Famous navigational manual, with new views of the principal harbours

Bougard, R. / Serres, John Thomas (ed. and transl.). The little sea torch: or, true guide for coasting pilots: by which they are clearly instructed how to navigate along the coasts of England, Ireland, France, Spain, Portugal, Italy, and Sicily; the isles of Malta, Corsica, Sardinia, and others in the straits; and of the coast of Barbary, from Cape Bon to Cape de Verd. Enriched with upwards of one hundred appearances of head-lands and light-houses. Together with plans of the principal harbours. Also a table of soundings [...].

London, printed by T. Rickaby for J. Debrett and the author, 1801.

Folio (285 x 447 mm). (2), II, 144, (6) pp. With 20 hand-coloured aquatint plates, each showing several coastal views, and 24 hand-coloured detailed plans on 12 plates, engraved by John Luffman. Contemporary half calf over marbled boards with giltstamped red spine label. Later endpapers.


First English translation of Le Sieur Bougard's famous and oft-printed navigation manual, the "Petit flambeau de la mer", which contains "the minute description of the coasts of the countries and islands indicated by the title" (Phillips). Crucially, this edition boasts a new and original series of illustrations, "beautifully drawn and colored views of the principal headlands, harbors, lighthouses, ports, etc. mentioned in the text" (Phillips), drawn by the English painter John Thomas Serres (1759-1825), who was created Maritime Painter to King George III in 1793. In 1800 Serres became Marine Draughtsman to the Admiralty, and the sketches he made on his ensuing coastal voyages around Britain, France and Spain, and into the Mediterranean, were self-published in the present form, with the consent of the Admiralty (which purchased two copies). "The vast majority of the [...] 170 subscribers were naval officers. This may well be considered to be Serres's most important contribution to the arts of naval victory, both because it was a valuable aid to navigation and because it displays such consummate workmanship" (Tracy). The harbour charts are the work of John Luffman, who was active between 1776 and 1820 as an engraver, publisher, and goldsmith, and the "Naval Chronicle" published quite a few of Luffman's charts.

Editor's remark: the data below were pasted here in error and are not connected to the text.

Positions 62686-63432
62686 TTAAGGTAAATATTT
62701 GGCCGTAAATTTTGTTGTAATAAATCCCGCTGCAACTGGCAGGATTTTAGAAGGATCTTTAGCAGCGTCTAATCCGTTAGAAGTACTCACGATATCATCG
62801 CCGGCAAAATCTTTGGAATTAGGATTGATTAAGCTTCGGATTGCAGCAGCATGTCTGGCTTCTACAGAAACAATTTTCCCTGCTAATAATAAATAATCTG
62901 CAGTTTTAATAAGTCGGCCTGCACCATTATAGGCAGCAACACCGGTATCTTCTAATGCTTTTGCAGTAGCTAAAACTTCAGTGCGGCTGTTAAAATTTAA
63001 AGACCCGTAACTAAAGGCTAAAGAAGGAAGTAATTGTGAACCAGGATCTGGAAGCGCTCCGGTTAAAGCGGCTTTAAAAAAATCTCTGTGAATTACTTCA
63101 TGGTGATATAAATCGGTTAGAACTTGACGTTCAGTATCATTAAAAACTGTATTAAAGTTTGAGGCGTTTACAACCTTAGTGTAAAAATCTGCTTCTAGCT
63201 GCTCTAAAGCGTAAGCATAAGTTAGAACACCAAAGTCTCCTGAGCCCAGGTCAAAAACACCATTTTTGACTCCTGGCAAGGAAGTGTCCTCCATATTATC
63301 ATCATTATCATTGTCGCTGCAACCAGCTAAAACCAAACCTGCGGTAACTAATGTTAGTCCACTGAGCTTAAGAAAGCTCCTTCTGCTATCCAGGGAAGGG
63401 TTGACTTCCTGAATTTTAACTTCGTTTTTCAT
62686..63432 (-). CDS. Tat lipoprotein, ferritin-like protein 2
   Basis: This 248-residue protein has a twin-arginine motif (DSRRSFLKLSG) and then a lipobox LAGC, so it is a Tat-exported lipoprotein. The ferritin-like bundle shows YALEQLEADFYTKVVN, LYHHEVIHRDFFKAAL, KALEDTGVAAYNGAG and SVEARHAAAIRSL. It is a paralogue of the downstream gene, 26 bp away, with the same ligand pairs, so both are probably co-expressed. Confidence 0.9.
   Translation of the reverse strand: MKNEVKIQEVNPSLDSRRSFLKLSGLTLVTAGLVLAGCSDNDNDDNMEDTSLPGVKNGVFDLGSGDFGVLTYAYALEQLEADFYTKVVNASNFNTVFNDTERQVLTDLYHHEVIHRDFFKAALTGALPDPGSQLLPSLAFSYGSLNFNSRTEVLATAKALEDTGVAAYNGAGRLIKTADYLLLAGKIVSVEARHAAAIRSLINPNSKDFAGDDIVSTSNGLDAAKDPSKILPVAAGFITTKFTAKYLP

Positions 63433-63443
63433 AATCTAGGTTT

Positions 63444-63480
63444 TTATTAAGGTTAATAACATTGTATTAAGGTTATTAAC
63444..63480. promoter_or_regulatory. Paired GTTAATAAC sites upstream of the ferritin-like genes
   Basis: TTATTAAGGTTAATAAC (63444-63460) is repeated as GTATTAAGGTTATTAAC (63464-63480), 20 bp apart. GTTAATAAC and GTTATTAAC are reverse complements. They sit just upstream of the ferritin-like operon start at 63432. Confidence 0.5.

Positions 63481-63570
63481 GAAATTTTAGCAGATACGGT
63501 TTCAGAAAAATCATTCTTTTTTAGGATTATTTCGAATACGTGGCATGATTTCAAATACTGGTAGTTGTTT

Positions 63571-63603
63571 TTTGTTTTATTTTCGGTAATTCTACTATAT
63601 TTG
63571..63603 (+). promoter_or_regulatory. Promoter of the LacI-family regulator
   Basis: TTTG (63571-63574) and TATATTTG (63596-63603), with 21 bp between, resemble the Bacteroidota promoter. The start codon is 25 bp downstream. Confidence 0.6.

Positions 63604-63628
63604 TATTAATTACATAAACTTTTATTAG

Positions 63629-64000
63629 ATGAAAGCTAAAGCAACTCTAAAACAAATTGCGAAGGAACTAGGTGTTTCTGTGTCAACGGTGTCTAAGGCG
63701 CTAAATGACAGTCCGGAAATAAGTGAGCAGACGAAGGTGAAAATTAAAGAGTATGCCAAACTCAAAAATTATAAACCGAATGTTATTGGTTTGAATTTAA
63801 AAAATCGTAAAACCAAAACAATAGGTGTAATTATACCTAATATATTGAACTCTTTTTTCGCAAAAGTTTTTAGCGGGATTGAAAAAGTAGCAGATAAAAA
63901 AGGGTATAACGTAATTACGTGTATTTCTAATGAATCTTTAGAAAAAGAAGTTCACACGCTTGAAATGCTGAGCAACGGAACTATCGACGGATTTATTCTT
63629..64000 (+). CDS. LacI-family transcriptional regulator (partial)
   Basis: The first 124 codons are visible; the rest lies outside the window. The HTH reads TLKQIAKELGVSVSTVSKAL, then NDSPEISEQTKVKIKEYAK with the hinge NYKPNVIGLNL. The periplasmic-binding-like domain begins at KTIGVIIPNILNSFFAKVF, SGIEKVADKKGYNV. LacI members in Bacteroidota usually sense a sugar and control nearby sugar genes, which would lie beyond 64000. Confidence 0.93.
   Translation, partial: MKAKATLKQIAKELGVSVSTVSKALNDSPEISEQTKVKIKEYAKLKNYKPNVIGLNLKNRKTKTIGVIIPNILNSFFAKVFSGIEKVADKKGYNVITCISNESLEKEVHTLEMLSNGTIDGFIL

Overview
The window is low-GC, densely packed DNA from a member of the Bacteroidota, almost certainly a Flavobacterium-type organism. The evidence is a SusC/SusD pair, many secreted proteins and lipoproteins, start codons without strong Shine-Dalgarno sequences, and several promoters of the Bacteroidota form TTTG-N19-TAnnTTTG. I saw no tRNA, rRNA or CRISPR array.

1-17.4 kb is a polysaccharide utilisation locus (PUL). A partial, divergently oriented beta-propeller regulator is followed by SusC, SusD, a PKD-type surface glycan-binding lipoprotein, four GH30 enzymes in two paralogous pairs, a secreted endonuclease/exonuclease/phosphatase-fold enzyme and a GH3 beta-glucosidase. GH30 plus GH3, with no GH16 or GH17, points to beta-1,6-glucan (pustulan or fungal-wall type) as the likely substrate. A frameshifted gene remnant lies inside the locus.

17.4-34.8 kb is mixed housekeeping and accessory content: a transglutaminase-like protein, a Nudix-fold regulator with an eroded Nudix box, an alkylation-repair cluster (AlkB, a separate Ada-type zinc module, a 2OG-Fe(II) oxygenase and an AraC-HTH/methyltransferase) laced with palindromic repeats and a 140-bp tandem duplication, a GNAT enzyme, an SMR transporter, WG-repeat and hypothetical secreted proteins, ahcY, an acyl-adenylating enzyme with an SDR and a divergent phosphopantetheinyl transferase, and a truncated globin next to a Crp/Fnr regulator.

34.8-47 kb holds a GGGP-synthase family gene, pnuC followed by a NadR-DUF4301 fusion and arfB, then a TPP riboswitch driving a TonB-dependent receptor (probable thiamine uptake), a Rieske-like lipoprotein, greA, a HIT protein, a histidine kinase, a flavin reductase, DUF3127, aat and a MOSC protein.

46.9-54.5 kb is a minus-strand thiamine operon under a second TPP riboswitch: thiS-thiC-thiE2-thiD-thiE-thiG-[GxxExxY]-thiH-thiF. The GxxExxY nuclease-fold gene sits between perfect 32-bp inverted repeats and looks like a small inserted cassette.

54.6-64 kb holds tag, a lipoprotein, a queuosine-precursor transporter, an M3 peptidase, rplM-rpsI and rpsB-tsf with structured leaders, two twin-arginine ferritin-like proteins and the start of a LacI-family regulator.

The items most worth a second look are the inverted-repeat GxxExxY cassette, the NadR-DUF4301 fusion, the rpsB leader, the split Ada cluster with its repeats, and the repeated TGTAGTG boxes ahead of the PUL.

Slight wear to extremities. Occasional light spotting, neatly rebacked to style.


Phillips 2852. Goldsmiths'-Kress library of economic literature; v. 5, reel 22, no. 4. Tooley, Mapmakers I, 172. N. Tracy, Britannia's Palette: The Arts of Naval Victory (Montreal 2007), p. 232. Cf. Polak 1044; NHSM 69.